In 1943, Julien Duvivier made Flesh and Fantasy, an all-star three-story portmanteau for Universal Studios, with Barbara Stanwyck, Charles Boyer, Edward. G. Robinson, Bob Cummings and Betty Field. There was originally supposed to be a fourth part with John Garfield and Gloria Jean, but Garfield balked at being loaned out to Universal and was replaced by contract player Alan Curtis. Then, when the movie was judged to be too long, this part was cut out altogether.

   With the wisdom and penury of their breed, the studio heads at Universal decided to salvage the footage and build a new movie around it. Roy William Neill was assigned to produce, with Reginald Le Borg (of The Mummy’s Ghost and Sins of JezebeL infamy) directing, and Roy Chanslor (Johnny Guitar) tasked with creating a story to fit the stuff already filmed.

   Well they did it, and it ain’t awful. In fact, considering the strictures of the project, it turned out surprisingly well. Some might even give it that overworked accolade “noir.” But before I get to that, there’s another thread to the story:

   “Destiny” was an all-purpose title the execs at Universal slapped on any work in progress while they searched for a more marketable moniker. At various times, The Wolf Man, Son of Dracula, and Ma & Pa Kettle in the Ozarks were all temporarily titled Destiny, and I suspect in this case they just didn’t bother to change it.

   Okay, moving on to the story itself, it starts with our hero (Alan Curtis)on the run from the Law, then flashes back to how he got drawn into a robbery, duped by a night club chantoosie and slammed into prison for three years …. only to get innocently involved in another robbery after his release. Which would all be very noir indeed, if done by anybody but Le Borg, who films it in his usual fast and anonymous style.

   Anyway, Curtis eventually wanders into a rural community called Paradise Valley, where the Duvivier footage comes in as he meets one of those blind girls unique to the movies (Gloria Jean) who lives with her aging father (Frank Craven) and has a strange affinity with nature: wild animals flock to her side and even the flowers seem to nod as she passes.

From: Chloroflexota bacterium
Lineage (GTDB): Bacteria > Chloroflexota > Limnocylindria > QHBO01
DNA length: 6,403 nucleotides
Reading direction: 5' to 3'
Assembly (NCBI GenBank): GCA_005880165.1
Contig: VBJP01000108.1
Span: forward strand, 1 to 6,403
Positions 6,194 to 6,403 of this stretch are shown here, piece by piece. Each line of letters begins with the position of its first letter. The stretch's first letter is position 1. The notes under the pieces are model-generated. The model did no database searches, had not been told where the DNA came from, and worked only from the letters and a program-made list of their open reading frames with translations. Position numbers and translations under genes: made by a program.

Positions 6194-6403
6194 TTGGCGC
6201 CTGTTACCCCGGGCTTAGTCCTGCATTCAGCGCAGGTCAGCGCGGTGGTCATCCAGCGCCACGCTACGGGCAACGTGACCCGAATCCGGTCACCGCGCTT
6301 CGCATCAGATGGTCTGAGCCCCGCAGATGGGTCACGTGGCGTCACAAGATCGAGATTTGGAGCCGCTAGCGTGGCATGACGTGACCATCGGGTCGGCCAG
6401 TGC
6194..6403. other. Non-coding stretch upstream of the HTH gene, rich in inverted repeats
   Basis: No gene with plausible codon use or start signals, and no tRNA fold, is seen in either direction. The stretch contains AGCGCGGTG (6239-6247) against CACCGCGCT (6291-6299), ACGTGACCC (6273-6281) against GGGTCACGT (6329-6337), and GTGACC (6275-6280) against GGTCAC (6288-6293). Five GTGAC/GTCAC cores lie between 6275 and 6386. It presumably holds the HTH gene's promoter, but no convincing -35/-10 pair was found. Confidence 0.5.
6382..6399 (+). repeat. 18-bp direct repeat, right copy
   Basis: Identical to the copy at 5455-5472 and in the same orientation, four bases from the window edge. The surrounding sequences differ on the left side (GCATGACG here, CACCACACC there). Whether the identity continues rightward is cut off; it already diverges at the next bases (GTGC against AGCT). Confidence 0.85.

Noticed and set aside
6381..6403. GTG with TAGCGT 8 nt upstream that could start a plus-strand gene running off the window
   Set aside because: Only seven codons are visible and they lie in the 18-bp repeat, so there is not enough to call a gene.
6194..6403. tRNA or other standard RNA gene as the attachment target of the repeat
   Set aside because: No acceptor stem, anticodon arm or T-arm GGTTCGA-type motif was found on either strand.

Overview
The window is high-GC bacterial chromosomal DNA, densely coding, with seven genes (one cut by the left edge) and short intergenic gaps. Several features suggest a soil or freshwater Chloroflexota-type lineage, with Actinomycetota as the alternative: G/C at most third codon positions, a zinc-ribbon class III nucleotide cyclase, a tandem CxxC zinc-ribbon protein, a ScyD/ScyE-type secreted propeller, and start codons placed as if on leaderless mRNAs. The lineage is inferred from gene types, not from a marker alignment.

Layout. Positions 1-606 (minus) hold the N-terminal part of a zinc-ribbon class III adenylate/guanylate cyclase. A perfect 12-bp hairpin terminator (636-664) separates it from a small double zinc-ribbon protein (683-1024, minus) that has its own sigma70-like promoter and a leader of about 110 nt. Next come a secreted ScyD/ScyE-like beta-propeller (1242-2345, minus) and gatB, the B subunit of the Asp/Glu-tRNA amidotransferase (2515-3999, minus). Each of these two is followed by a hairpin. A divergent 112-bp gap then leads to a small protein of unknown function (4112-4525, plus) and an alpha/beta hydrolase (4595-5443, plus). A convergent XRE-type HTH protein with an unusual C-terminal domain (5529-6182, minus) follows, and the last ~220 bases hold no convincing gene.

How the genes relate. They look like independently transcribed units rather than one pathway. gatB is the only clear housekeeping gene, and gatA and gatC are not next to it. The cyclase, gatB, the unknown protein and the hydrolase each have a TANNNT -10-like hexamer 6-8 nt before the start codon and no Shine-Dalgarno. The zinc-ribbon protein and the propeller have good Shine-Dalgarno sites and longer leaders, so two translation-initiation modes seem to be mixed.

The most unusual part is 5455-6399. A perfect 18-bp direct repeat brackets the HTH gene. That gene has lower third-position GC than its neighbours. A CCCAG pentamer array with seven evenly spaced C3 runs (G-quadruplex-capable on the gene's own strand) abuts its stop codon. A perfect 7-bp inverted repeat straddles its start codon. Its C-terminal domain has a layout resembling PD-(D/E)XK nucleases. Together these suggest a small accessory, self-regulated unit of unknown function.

All this should be way too cutesy, but Duvivier manages not to wallow in it by focusing on Curtis, whose character has changed markedly from the Le Borg footage. We’re supposed to think he’s been embittered by his experiences, but actually he seems something of a rotter, hoping to force his company on poor Gloria, even if it means killing her dad.

   Which leads us into the high point of the film, and one of the best few minutes of a great director: a tour de force sequence of Curtis chasing Gloria Jean through a storm-lashed forest. As they run, branches, vines and underbrush magically part to let her through, then snap back to pummel and ensnare the pursuer … and it’s convincing! A real nightmare scenario, with fluid camera, striking compositions and everything else that makes movies memorable.

   There’s more to Destiny after this, but why go into it? I’d only have to use words like facile, clichéd, contrived and crap and I hate to apply terms like that to a film that like I say, ain’t all that bad. And if you can take it for what it is, you can enjoy this Destiny.


JULES AND JIM. Cinédis, France, 1962; originally released as Jules et Jim. Janus Films, US, 1962; subtitled. Jeanne Moreau, Oscar Werner (Jules), Henri Serre (Jim), Vanna Urbino, Serge Rezvani, Anny Nelsen. Screenplay: François Truffaut, based on the novel by Henri-Pierre Roché. Director: François Truffaut.

   A film seen recently for the first time in many Years: Jules and Jim, Francois Truffaut’s achingly elegiac look at Love and Friendship, and a film which vividly recalls for me some very dear and painful memories, which explains why a jaded, alopecic, former Cop should find himself blinking back tears once again to watch an old movie.

   Looking at the film objectively, I could note that some of the stylings that were daring and innovative when Truffaut did them in ’61 have become standard and even cliché by now, but I’d have to say they’ve never been better or more appropriately used since he first strutted them out. In particular, his monotone narrator is positively heart-rending at times. Of course the casting is a once-in-a-lifetime ensemble (whatever happened to Henri Serre?) and every bit player and future star gets shown off to marvelous advantage.

   Yet even I must admit there are one or two moments that don’t really work and –alas! — they are crucial moments indeed. They come, fortunately, too late to actually ruin the movie, but they vitiate its effectiveness more than a bit. So I’d have to put this one in a class with fine films like The Tall T or Johnny Guitar, a film of truly remarkable depth and feeling, if not of unalloyed brilliance.


HOT ROD RUMBLE. Allied Artists, 1957. Leigh Snowden, Richard Hartunian, Wright King, Joey Forman, Brett Halsey. Director: Leslie H. Martinson.

   This one’s a surprisingly entertaining oddity, a juvenile delinquent exploitation film featuring a lead actor who never made another film before or since: Richard Hartunian, an effective method actor with more than a passing similarity to Marlon Brando. He portrays Big Artie, a hot-tempered mechanic affiliated with the Road Devils, a local racing outfit. He’s got his mind dead set on local beauty Terri (Leigh Snowden, who portrayed a character named Cheesecake in Robert Aldrich’s Kiss Me Deadly) and is more than willing to throw a punch or two to get his girl back after she tells him it’s over.